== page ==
A little bit, yeah. The first week I got there, I stayed in accent for the first couple of days, because the director, Eliza, told me to stay in accent and give it a go. And I’d never done that before, I’d only done that for theatre – I played a West Country and I stayed in accent for it and, you know, it was fine, but there’s also a certain amount of, like, it’s a little strange because on a film set, your day-to-day is probably thirty percent filming time and the rest of it is waiting, talking and figuring out what you’re going to do. So it’s strange if you’re in accent, because really, people aren’t getting to know you, they’re getting to know the character and so much about having a comfortable environment is a getting to know each other and being comfortable with each other and if you’re in accent, there’s a distance and it creates a little strange atmosphere. So I stayed in accent and then I broke it and I’d come in and out of it a little bit. But I found myself just talking like the character after a while, because I was just around the boys so much.
Outside of the accent work, what other preparation did you do?
I spent a lot of time gathering information on that kind of pre-set notion of masculinity in that area, what it entails, the sport version, the going to play basketball, working out, and that was obviously part of my youth culture as well and a part of my upbringing that wasn’t far away from how I grew up, you know – I think it’s universal, I think it’s just making the links into, like, an equivalent. But in terms of the pressures that the suppression of your sexuality can create, I think I was lucky enough to grow up around friends that were going through the struggle and it was like taking them and making them extreme and then having research and obviously, the character’s father is dying of cancer and there was a lot of stuff that I had to look into. There was a lot of stuff, I can’t really remember what I did, man, if I’m being honest with you, not in any detail.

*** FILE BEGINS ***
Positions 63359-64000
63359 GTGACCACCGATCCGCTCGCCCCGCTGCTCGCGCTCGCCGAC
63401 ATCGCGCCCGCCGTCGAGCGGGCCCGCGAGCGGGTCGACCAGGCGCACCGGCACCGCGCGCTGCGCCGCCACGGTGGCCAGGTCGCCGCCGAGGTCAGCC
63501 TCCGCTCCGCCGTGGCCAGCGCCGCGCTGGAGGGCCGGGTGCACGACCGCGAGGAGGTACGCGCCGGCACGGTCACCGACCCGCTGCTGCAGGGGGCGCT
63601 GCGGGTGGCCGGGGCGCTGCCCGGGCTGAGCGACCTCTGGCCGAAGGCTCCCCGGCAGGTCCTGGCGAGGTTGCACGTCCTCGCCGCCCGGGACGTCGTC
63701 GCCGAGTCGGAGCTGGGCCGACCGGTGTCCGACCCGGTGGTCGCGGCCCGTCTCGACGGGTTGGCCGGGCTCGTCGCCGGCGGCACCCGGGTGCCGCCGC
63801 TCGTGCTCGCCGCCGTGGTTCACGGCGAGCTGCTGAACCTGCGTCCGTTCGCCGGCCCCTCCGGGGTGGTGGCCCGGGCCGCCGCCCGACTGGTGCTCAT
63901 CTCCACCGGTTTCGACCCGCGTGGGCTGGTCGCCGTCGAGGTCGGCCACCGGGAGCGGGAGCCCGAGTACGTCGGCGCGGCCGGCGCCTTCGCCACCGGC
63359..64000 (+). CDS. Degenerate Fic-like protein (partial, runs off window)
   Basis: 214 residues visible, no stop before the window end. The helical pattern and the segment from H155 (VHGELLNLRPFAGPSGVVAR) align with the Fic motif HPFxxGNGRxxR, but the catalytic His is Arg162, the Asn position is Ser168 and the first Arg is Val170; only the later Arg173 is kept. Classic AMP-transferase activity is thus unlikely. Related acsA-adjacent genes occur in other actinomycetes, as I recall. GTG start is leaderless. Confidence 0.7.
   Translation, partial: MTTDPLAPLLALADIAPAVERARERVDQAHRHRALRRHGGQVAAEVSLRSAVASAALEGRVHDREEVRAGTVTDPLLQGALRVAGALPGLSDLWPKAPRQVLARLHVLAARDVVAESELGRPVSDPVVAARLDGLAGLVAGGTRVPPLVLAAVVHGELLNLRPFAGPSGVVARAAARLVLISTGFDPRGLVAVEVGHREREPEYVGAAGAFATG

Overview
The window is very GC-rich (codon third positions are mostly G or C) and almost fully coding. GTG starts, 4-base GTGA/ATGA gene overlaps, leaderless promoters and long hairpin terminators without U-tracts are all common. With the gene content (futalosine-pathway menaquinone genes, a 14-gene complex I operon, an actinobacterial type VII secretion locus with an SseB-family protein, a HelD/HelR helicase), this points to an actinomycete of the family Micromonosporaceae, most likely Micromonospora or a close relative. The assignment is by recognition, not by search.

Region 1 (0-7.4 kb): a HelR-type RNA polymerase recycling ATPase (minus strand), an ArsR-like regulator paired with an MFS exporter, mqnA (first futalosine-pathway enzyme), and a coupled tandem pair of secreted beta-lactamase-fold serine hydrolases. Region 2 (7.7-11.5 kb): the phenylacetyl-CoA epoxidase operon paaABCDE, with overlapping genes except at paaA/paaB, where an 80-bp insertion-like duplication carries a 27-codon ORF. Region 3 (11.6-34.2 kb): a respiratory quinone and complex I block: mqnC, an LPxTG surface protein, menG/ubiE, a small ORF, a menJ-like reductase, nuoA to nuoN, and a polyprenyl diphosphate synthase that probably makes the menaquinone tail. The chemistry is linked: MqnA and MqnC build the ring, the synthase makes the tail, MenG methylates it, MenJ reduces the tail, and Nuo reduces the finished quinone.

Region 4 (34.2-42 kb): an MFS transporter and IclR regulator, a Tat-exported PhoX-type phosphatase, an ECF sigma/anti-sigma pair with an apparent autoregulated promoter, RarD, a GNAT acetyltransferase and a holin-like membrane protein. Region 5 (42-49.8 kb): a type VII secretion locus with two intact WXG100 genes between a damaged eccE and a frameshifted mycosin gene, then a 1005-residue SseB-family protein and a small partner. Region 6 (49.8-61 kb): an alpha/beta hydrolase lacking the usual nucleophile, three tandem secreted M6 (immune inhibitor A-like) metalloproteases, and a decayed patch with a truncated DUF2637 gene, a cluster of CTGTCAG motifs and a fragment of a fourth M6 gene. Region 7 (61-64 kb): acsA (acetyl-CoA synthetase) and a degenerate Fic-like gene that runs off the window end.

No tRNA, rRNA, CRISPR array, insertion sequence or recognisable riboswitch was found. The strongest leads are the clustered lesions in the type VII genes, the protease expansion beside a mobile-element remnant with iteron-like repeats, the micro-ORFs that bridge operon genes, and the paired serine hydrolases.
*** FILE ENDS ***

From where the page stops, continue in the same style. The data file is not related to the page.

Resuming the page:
Was there a moment during the preparation where you went, ‘right, yeah, that’s it’ and the character clicked?
No, I was very much feeling my way through.
You touched on this earlier, but so much of the film is about what’s not said, the things that are revealed through evasions or pointed silences. Was that something that you worked on closely with Eliza?
Yeah, Eliza has a very good eye for those unspoken moments and those very small notions inside of a scene that play a huge part in conveying Frankie’s tension and his insecurity and his fear, his constant boiling fear. I think that was just something that was created and I just couldn’t help but portray that. I think a big part of it is suppressing it, but also showing it in just the right amount. I don’t know if it was so talked through and intentional, I think the whole process and the way Eliza worked, it all felt very instinctual, she kind of let me do my thing, and there wasn’t like a huge amount of direction happening. And that’s not disparaging Eliza –
No, but it means you were on the same page…
We were on the same page, yeah. I got the character and she was guiding me, but it wasn’t like a thought-out, rehearsed, very heavily directed process, it was a very instinctual, floaty [thing] , linking with her visuals.
Would you call it improvisation?
Not really. She liked to try improv, but ultimately it was like every time we improv-ed, things would get revealed too much, because the dialogue is so close-knit and so restricted, so little is said, so as soon as we started improv-ing, I could just tell that she wasn’t going to use it.
“I’m gay, goddamnit!”
[Laughs] Yeah, “I’m gay, okay? I don’t know!”
The film has already drawn comparison to Moonlight for its treatment of homosexuality in a particular community. Do you see that as a valid or useful comparison?
I guess it is a valid comparison, because it’s two stories of sexual awakening or sexual suppressing in very poverty-stricken areas. I guess it is valid, for sure.
Did you like Moonlight?
I loved it! I watched it towards the end of me shooting Beach Rats. I was in New York and I watched it and it’s amazing, it’s such a beautiful piece, the fact that you’ve got the three stages of it, as well. It has a lot more of a resolute ending to it, without it being like a fairy tale ending, which I think is beautiful. And I guess the similar thread is the fact of how harmful it can be. To have those pressures and also how toxic it can be and all the different coping mechanisms, the different ways of dealing with it.
The sex scenes are used really well in the film – they each advance the story or comment on the story in a really interesting way. How did you approach those with Eliza?